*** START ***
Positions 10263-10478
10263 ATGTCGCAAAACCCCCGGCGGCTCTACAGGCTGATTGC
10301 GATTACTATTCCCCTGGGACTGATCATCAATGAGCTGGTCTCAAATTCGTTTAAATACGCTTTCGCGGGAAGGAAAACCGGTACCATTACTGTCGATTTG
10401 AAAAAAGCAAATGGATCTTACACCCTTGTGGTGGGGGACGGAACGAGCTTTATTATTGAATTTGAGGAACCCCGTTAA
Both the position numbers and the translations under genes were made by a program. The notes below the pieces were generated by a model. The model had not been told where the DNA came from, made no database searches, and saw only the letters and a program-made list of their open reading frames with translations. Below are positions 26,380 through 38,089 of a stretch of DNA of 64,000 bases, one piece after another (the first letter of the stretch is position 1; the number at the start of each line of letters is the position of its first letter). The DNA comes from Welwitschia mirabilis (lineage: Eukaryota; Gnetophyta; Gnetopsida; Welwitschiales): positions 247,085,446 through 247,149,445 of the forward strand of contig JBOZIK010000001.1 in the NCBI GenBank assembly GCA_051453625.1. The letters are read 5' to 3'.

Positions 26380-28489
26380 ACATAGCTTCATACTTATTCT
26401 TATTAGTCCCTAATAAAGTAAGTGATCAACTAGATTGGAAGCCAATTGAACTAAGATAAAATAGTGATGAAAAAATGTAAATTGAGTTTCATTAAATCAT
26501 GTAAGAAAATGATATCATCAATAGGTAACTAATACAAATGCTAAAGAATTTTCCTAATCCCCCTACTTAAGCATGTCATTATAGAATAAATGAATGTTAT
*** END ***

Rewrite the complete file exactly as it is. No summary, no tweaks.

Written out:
Positions 10263-10478
10263 ATGTCGCAAAACCCCCGGCGGCTCTACAGGCTGATTGC
10301 GATTACTATTCCCCTGGGACTGATCATCAATGAGCTGGTCTCAAATTCGTTTAAATACGCTTTCGCGGGAAGGAAAACCGGTACCATTACTGTCGATTTG
10401 AAAAAAGCAAATGGATCTTACACCCTTGTGGTGGGGGACGGAACGAGCTTTATTATTGAATTTGAGGAACCCCGTTAA
Both the position numbers and the translations under genes were made by a program. The notes below the pieces were generated by a model. The model had not been told where the DNA came from, made no database searches, and saw only the letters and a program-made list of their open reading frames with translations. Below are positions 26,380 through 38,089 of a stretch of DNA of 64,000 bases, one piece after another (the first letter of the stretch is position 1; the number at the start of each line of letters is the position of its first letter). The DNA comes from Welwitschia mirabilis (lineage: Eukaryota; Gnetophyta; Gnetopsida; Welwitschiales): positions 247,085,446 through 247,149,445 of the forward strand of contig JBOZIK010000001.1 in the NCBI GenBank assembly GCA_051453625.1. The letters are read 5' to 3'.

Positions 26380-28489
26380 ACATAGCTTCATACTTATTCT
26401 TATTAGTCCCTAATAAAGTAAGTGATCAACTAGATTGGAAGCCAATTGAACTAAGATAAAATAGTGATGAAAAAATGTAAATTGAGTTTCATTAAATCAT
26501 GTAAGAAAATGATATCATCAATAGGTAACTAATACAAATGCTAAAGAATTTTCCTAATCCCCCTACTTAAGCATGTCATTATAGAATAAATGAATGTTAT